Why have we reached the third round of negotiations already, and what do the land guidelines consist in?
During the 37th session of the UN Committee on World Food Security (CFS) important issues for the future of agriculture were discussed, like the right to food and food sovereignty. Around 250 national delegates, 37 multinational companies and over 200 civil society delegates from around the world debated for days about volatility of food prices, investment in agriculture and the Voluntary Guidelines on the responsible management of land, fisheries and forests.
The negotiations on the Voluntary Guidelines were completed with 70% approval of the text, reaching some important results for civil society such as the recognition of equal dignity of governments and representatives of social organizations, or the approval of Article 8.2 of the Guidelines, which affirms the "centrality of the role of small food producers in defense of food security and social stability."
The idea of drafting Voluntary Guidelines on land was born in 2010 following the initiation of the work of the newly reformed CFS. The Voluntary Guidelines basically enclose a set of instruments created by the United Nations which set, as the name suggests on a voluntary basis, the fundamental elements of government action. This tool was demanded with insistence by civil society and social movements, as issues of land and food production are associated with strong discrimination and violations of human rights.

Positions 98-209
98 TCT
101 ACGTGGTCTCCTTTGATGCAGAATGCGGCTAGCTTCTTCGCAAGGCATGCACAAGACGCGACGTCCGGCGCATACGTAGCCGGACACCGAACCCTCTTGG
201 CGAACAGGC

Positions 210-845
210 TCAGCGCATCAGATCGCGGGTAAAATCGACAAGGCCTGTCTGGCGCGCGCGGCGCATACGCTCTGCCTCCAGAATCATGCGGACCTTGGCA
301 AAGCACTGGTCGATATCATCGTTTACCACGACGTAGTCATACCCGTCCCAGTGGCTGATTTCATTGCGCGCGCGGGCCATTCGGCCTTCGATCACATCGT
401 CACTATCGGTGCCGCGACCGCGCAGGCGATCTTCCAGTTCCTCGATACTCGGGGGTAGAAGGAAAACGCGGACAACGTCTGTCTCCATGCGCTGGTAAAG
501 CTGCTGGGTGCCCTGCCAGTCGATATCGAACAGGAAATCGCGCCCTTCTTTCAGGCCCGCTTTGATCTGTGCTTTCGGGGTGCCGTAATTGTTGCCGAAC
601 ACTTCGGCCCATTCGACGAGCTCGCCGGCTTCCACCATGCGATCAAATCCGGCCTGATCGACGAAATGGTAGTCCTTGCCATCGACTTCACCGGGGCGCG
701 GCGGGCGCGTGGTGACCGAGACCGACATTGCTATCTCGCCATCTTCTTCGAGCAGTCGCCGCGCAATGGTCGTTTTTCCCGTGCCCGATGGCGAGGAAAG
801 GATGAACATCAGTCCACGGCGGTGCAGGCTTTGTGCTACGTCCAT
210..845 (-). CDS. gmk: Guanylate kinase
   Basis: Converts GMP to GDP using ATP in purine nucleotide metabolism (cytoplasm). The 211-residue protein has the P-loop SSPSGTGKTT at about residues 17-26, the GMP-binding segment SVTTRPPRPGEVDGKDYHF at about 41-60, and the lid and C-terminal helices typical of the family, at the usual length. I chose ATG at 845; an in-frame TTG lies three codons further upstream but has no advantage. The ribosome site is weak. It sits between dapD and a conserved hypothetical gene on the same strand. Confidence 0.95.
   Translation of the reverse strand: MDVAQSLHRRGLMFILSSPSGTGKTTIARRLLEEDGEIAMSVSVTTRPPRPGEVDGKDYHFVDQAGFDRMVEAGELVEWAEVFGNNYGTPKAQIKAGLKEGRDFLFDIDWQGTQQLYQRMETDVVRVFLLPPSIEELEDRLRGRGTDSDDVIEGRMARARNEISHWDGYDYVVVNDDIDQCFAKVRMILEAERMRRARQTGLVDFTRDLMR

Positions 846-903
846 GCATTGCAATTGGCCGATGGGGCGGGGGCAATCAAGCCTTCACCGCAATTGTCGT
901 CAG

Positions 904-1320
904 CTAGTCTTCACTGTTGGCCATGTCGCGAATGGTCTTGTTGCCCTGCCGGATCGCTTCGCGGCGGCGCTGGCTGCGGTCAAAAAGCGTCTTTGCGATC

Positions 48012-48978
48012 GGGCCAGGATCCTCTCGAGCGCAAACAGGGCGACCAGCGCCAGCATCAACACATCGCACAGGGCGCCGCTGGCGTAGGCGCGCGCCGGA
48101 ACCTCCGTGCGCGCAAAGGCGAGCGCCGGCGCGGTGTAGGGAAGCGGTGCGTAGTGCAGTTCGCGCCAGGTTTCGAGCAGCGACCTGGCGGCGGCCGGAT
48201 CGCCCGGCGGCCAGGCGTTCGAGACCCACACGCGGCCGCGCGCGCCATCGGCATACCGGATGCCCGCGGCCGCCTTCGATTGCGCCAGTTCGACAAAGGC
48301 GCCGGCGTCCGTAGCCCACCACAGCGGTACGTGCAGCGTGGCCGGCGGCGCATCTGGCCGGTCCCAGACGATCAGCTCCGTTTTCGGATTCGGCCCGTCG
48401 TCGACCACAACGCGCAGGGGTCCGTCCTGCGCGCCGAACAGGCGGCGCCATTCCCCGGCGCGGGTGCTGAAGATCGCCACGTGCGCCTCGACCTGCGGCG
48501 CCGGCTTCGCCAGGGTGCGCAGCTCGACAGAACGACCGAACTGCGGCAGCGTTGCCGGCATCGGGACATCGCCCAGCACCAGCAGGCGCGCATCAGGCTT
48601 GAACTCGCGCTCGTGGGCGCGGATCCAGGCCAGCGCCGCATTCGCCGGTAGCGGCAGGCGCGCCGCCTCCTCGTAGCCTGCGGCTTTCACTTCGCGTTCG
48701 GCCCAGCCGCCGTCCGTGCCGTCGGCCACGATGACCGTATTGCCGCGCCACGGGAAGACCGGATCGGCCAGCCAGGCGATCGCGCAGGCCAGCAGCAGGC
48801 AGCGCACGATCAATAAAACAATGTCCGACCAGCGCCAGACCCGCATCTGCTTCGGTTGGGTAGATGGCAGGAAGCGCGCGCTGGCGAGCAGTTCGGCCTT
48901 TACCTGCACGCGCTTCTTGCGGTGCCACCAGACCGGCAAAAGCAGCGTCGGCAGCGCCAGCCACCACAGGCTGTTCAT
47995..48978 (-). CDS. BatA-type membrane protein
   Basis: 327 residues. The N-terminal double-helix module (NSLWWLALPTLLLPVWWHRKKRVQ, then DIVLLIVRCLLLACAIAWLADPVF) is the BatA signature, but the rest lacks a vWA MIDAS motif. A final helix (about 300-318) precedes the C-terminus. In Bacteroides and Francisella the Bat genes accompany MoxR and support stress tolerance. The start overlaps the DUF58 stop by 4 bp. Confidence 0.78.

Next week, from 5 to 8 March, the third round of negotiations in Rome will be attended by small producers, international NGOs and civil society organizations. Although a week seems long enough to close a negotiation which has entered the final stages, there will surely be a word by word battle until the end, which goes to show how important the issues at stake are for all negotiating parties.
Damiano Sabuzi Giuliani is Policy Officer at CIDSE's Italian member FOCSIV-Volontari nel Mondo. The original article appeared in Volontari per lo Sviluppo.
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